Thomas Galt

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Thomas Galt (September 12, 1805 – September 12, 1857) was an American Presbyterian minister and abolitionist who organized two Presbyterian churches in Sangamon County, Illinois. He was Vice-President of the Illinois Anti-Slavery Society and a conductor of the Underground Railroad.


Thomas Galt was born in Lancaster County, Pennsylvania to James Galt and Mary Martin Galt. He graduated from Jefferson College in Canonsburg, Pennsylvania and later attended Presbyterian Theological Seminary in Allegheny City, Pennsylvania. Although licensed by the Presbytery of Ohio on June 18, 1834, he was ordained and installed as pastor at Farmington Presbyterian Church in Farmington, Illinois in early 1836.[1]

In 1837 Galt answered the call by Elijah Lovejoy (American abolitionist and newspaper publisher) to attend the Anti-Slavery Convention in Upper Alton, Illinois. At the convention, Galt, Edward Beecher (brother of Harriet Beecher Stowe) and other attendees countered attempts by Illinois Attorney General Usher Linder to derail the proceedings.[2]

The Anti-Slavery Convention ended sine die (without further plans) on October 28, 1837; however, the convention attendees reconvened the same day to form the Illinois Anti-Slavery Society. Galt was elected Vice-President.[3]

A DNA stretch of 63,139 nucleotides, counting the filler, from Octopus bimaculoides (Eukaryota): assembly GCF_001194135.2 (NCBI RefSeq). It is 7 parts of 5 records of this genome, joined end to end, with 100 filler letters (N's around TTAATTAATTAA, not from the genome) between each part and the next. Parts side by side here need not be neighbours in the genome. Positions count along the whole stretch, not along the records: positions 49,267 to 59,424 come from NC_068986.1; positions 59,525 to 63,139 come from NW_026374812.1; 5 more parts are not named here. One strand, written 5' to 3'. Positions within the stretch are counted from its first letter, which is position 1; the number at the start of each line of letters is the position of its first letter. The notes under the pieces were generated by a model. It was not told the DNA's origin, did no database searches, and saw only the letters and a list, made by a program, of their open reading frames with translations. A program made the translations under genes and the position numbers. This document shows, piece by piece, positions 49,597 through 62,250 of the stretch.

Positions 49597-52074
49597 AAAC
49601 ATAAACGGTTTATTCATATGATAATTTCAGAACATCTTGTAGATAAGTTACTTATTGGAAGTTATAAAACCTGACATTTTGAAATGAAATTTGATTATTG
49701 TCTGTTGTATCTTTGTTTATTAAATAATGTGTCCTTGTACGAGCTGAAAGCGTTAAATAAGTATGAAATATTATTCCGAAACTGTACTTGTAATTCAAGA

As a "new school" Presbyterian, Galt favored an early end of slavery. Owing to "old school" sentiment in the Farmington church, he moved on in April 1842 to form Center Presbyterian Church in Farmington, Illinois.[4] He held meetings of the Sangamon County Anti-Slavery Society at Center Presbyterian Church.[5]

On February 7, 1849, Galt organized another “new school” church, the Third Presbyterian Church in Springfield, Illinois.[6]

Galt was reportedly a Sangamon County “conductor” of the Underground Railroad.[7]

Galt was married to Sarah Happer. He died on September, 12th 1857 and is buried in Farmingdale Cemetery in Farmingdale, Sangamon County along with Sarah and other family members.


  1. ^ "Farmington Presbyterian Church". Retrieved 2007-10-25. 
  2. ^ Beecher, Edward (1838). Narrative of the Riots at Alton: In Connection with the Death of Rev. Elijah Lovejoy (1st ed.). Retrieved 2007-10-25. 
  3. ^ Proceedings of the Ill. Anti-Slavery Convention: Held at Upper Alton on the Twenty-sixth, Twenty-seventh, and Twenty-eighth October, 1837. 
  4. ^ "Farmington Presbyterian Church". Retrieved 2007-10-25. 
  5. ^ "Farmington Presbyterian Church". Retrieved 2007-10-25. 
  6. ^ "The Third Presbyterian Church (Springfield, IL)". Retrieved 2007-10-25. [dead link]
  7. ^ "For the People: A Newsletter of the Abraham Lincoln Association v.8 number 1 Spring 2006, Springfield, Illinois." (PDF). Retrieved 2007-10-25.